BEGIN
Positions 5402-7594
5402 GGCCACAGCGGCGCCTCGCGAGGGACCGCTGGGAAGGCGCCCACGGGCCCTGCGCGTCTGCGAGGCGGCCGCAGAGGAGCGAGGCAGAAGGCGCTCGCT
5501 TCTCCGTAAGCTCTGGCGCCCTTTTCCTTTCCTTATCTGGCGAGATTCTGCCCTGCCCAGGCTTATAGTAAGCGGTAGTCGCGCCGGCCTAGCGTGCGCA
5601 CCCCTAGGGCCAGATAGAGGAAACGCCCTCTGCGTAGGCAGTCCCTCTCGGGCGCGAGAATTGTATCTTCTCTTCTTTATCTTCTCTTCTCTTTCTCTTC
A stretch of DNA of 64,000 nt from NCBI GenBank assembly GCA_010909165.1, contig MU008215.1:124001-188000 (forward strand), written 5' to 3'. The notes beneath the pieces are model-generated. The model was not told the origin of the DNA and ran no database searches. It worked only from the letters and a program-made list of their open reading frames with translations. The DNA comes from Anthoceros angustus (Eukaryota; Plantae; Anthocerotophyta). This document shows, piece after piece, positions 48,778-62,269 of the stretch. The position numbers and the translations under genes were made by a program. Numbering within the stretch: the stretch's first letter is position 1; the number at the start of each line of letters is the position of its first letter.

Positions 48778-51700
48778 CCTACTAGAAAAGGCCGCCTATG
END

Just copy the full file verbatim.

Positions 5402-7594
5402 GGCCACAGCGGCGCCTCGCGAGGGACCGCTGGGAAGGCGCCCACGGGCCCTGCGCGTCTGCGAGGCGGCCGCAGAGGAGCGAGGCAGAAGGCGCTCGCT
5501 TCTCCGTAAGCTCTGGCGCCCTTTTCCTTTCCTTATCTGGCGAGATTCTGCCCTGCCCAGGCTTATAGTAAGCGGTAGTCGCGCCGGCCTAGCGTGCGCA
5601 CCCCTAGGGCCAGATAGAGGAAACGCCCTCTGCGTAGGCAGTCCCTCTCGGGCGCGAGAATTGTATCTTCTCTTCTTTATCTTCTCTTCTCTTTCTCTTC
A stretch of DNA of 64,000 nt from NCBI GenBank assembly GCA_010909165.1, contig MU008215.1:124001-188000 (forward strand), written 5' to 3'. The notes beneath the pieces are model-generated. The model was not told the origin of the DNA and ran no database searches. It worked only from the letters and a program-made list of their open reading frames with translations. The DNA comes from Anthoceros angustus (Eukaryota; Plantae; Anthocerotophyta). This document shows, piece after piece, positions 48,778-62,269 of the stretch. The position numbers and the translations under genes were made by a program. Numbering within the stretch: the stretch's first letter is position 1; the number at the start of each line of letters is the position of its first letter.

Positions 48778-51700
48778 CCTACTAGAAAAGGCCGCCTATG